18 February 2020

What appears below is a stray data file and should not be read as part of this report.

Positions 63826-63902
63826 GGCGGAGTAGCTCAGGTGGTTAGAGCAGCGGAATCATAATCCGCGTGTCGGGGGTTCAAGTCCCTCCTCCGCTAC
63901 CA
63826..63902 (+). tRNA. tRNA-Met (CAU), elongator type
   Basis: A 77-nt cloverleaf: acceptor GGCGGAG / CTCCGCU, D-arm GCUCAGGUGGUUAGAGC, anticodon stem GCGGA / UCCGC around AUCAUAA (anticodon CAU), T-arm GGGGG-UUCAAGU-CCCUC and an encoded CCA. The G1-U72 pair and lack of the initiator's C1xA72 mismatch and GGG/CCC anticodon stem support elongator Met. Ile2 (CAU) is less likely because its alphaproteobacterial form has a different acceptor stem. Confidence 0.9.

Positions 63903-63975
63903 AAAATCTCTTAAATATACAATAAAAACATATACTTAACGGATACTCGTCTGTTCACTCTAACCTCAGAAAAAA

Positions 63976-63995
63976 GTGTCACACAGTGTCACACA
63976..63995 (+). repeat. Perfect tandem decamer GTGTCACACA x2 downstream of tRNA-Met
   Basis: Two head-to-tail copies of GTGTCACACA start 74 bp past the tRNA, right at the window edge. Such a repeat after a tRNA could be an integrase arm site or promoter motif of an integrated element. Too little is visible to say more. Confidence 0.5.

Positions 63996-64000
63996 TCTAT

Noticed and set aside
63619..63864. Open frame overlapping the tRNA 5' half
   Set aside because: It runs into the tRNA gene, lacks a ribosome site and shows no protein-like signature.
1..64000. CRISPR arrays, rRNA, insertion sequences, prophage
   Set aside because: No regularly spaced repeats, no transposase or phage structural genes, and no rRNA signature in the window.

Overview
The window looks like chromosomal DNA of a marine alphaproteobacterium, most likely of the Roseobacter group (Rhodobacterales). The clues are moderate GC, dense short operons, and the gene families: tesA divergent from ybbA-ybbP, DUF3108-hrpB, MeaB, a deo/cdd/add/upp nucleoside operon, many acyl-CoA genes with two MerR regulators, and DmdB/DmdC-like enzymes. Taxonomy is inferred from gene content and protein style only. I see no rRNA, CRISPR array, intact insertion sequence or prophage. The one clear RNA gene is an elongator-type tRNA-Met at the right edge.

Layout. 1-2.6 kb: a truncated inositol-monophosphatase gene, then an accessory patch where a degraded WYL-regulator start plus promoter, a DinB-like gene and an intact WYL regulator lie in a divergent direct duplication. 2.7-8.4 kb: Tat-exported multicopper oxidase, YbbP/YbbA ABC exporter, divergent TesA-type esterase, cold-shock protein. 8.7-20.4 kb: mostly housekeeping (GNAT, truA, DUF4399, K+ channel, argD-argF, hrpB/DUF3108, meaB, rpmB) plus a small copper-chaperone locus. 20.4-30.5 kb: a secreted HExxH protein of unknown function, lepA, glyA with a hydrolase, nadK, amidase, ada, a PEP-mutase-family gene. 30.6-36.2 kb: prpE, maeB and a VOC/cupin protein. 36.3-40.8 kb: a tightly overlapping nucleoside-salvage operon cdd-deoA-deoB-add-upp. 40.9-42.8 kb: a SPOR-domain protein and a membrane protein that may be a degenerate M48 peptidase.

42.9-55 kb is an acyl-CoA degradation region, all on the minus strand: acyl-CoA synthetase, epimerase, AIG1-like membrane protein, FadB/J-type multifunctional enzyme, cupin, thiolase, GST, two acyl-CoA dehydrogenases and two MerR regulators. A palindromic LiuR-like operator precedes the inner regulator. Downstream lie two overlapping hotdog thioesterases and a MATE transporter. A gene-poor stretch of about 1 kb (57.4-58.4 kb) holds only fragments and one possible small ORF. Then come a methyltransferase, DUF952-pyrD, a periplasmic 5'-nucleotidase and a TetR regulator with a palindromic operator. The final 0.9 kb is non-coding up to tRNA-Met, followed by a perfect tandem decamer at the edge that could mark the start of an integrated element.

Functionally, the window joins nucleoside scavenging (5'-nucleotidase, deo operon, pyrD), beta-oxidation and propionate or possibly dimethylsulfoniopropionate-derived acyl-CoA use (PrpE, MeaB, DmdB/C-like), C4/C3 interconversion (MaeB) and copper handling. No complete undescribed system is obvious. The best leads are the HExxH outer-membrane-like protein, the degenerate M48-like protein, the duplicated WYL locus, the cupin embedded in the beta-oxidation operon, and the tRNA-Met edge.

Shifrah Blustein: “You get a speeding fine and, although you’re annoyed (at yourself and, probably, at ‘the system’), you pay it and the problem disappears. But think about what happens if you can’t pay.  … We know that some people try to pay their fines and, as a consequence, have to forgo life essentials; or, if they can’t pay, are subjected to stress, court, and ever more punitive and all-encompassing systems of control. Remember that this is only happening to people already living in poverty. This system, then, begins to look a lot like a means to control the life horizons of people who are already seriously marginalised. … The theoretical implications of fines are different if you are imagining a system where they in fact get paid, as opposed to one that is deliberately set up so that fines are unpayable by some segments of the population (indeed, those most likely to accrue them), and which then exacerbate a life of chaos, surveillance and distress. This is even more the case where the alternatives to paying a fine include court appearances, justice system entrenchment, restriction of rights to vehicular access, a criminal record, and possible imprisonment.”